After stress tests, banks seek to shed US aid

A growing number of banks are eyeing quick repayment of US government capital injections after “stress tests” showed major lenders are healthy enough to manage without public support.

Goldman Sachs, Morgan Stanley, Bank of America and others said they would seek early reimbursement of the capital aid injections that began last year to shore up a financial system reeling from a housing meltdown and economic slump.

Others, notably Citigroup, may improve capital ratios by converting some of the government preferred shares to common stock — which will make the US Treasury a large stakeholder.

The Treasury has injected about $200-billion in capital into dozens of banks out of a total programme commitment for $250-billion within the Capital Purchase Program and Troubled Asset Relief Program (Tarp).

Some banks had argued that the capital programme was forced on them and imposed conditions such as limits on executive compensation, and raised fears about government meddling in bank operations.


“These [stress test] results produced a collective sigh of relief heard around the world,” said Patrick O’Hare at the research firm Briefing.com.

“It has been the market’s conclusion that these collective results are much less worrisome than had been thought weeks ago. Accordingly, it is now envisioning a new phase for the banks in which they start earning their way out of the Tarp halfway house in which they now reside.”

Goldman Sachs, which according to the stress tests did not need additional capital, said in a statement that “we have met all of the requirements stipulated and are highly confident that we will soon repay the government’s investment from the Tarp’s Capital Purchase Programme.”

Al Goldman at Wachovia Securities said the news that banks will turn to private capital markets was “very positive”, adding that, “the free enterprise system will rise from the dead if these offerings are successful”.

Morgan Stanley, determined to need a buffer of $1,8-billion, said it would seek to raise $7,5-billion as it moves to repay the Treasury.

Morgan Stanley said “it intends to repay the US Treasury’s Tarp investment as soon as possible”, pending the approval of its regulators.

Bank of America, seen as needing a capital boost of $33,9-billion, said it would sell some assets and take other actions to repay the US Treasury.

“Our intention will be to reach the government’s target on our own without exchanging any of the current US investment in Bank of America into mandatory convertible preferred stock,” said Joe Price, chief financial officer.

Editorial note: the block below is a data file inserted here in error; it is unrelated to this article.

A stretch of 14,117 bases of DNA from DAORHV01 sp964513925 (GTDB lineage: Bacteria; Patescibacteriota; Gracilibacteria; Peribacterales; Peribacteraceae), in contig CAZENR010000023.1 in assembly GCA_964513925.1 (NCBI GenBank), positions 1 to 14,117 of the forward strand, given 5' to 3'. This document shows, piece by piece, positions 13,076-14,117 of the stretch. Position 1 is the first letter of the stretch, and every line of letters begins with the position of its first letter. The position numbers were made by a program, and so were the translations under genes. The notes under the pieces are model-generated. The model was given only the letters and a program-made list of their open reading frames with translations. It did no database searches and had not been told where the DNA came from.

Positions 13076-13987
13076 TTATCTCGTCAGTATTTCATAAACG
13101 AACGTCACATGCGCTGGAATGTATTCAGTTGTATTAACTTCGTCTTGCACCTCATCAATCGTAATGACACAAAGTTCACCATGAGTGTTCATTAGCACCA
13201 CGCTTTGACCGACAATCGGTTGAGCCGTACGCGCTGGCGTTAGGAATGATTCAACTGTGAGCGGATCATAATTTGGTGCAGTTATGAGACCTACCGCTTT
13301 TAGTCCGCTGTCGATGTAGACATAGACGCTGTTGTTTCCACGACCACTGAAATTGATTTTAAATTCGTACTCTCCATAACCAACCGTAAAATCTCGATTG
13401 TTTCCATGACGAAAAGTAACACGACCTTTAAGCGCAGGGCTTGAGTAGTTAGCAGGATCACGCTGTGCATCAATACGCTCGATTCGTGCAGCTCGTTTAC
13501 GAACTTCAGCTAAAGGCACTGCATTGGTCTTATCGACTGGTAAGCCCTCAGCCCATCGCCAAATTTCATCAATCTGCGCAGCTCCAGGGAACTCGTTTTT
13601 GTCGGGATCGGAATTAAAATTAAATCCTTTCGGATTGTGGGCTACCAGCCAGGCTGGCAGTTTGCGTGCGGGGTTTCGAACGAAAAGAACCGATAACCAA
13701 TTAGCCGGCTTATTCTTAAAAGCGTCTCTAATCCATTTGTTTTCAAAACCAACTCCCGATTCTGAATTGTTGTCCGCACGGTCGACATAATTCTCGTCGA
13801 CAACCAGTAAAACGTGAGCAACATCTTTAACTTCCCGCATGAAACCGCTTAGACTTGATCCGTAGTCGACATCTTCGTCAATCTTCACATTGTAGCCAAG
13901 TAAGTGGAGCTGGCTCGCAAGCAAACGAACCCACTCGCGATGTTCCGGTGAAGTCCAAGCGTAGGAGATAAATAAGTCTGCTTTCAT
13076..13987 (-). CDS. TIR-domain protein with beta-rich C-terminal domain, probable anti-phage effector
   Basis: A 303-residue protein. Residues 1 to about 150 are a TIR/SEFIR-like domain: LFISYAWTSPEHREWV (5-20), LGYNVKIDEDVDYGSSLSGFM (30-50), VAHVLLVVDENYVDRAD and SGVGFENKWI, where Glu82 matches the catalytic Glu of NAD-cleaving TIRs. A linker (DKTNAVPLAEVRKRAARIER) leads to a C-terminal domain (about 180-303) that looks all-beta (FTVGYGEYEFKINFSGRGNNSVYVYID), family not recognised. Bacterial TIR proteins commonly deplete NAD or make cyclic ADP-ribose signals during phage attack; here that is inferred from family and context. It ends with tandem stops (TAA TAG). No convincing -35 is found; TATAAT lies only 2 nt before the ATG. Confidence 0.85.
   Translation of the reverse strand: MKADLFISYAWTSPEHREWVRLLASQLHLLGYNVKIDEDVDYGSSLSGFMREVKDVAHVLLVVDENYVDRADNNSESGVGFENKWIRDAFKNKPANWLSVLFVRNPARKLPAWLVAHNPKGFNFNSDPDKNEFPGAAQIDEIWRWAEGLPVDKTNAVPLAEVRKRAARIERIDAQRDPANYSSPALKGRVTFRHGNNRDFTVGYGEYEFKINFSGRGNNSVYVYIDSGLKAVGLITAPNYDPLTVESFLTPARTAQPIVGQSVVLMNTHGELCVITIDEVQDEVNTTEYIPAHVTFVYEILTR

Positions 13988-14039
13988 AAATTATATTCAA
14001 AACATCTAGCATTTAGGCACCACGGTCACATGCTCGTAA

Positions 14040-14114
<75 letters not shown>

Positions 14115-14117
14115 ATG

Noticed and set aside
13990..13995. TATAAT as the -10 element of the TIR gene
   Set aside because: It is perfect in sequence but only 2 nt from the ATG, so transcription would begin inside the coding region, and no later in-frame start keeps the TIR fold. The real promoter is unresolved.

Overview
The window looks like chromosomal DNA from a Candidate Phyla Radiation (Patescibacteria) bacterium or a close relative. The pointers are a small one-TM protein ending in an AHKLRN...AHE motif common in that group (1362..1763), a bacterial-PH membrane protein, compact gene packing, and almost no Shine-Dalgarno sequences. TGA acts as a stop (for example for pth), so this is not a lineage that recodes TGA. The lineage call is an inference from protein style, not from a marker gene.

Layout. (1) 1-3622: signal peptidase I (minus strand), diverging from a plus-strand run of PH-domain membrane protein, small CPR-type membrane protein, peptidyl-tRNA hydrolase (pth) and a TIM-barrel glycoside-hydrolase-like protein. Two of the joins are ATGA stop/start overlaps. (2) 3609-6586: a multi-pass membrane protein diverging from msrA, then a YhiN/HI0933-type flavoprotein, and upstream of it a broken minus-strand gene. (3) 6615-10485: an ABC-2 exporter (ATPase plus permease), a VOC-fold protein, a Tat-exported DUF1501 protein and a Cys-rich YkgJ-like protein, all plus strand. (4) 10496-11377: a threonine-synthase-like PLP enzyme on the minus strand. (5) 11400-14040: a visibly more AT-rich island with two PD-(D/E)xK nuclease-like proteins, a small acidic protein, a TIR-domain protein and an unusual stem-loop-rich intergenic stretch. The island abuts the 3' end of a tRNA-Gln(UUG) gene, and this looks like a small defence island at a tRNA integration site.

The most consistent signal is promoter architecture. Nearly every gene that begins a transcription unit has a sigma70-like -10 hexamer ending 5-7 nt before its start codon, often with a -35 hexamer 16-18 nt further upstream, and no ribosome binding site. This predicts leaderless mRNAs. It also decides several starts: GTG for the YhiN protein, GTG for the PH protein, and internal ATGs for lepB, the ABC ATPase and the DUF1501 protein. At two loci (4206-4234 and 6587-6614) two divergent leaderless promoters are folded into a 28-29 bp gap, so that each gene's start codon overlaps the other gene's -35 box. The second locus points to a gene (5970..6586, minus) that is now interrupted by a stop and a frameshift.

“That would allow us to minimise the use of government money and put us into a position to repay the government’s investment sooner.”

Treasury officials have said they will act with caution on allowing the banks to repay.

“Some banks will be able to begin returning capital to the government, provided they demonstrate that they can finance themselves without FDIC [Federal Deposit Insurance Corporation] guarantees,” Treasury Secretary Timothy Geithner said last month.

American Express chairperson and chief executive Kenneth Chenault said his firm had filed a request to repay its $3,4-billion of preferred shares from the Treasury injection, and would replace this with long term debt not backed by government guarantees.

AmEx said that since the government’s emergency actions, “financial markets have become more stable, and American Express has made substantial progress in adapting to a very difficult economic environment”.

The review by regulators showed that 10 big US banks need a total of $74,6-billion in extra “capital buffers”.

“The additional capital requirements specified are not particularly burdensome, and none of the banks should have any major problems reaching the indicated targets,” said economist Brian Bethune at IHS Global Insight.

The Federal Reserve, which conducted the tests at the request of President Barack Obama’s administration, said they showed the banks can withstand an adverse economic scenario but will be required to raise fresh capital to boost their reserves against losses.

Geithner said in a statement the tests “will help replace the cloud of uncertainty hanging over our banking system with an unprecedented level of transparency and clarity.” – AFP

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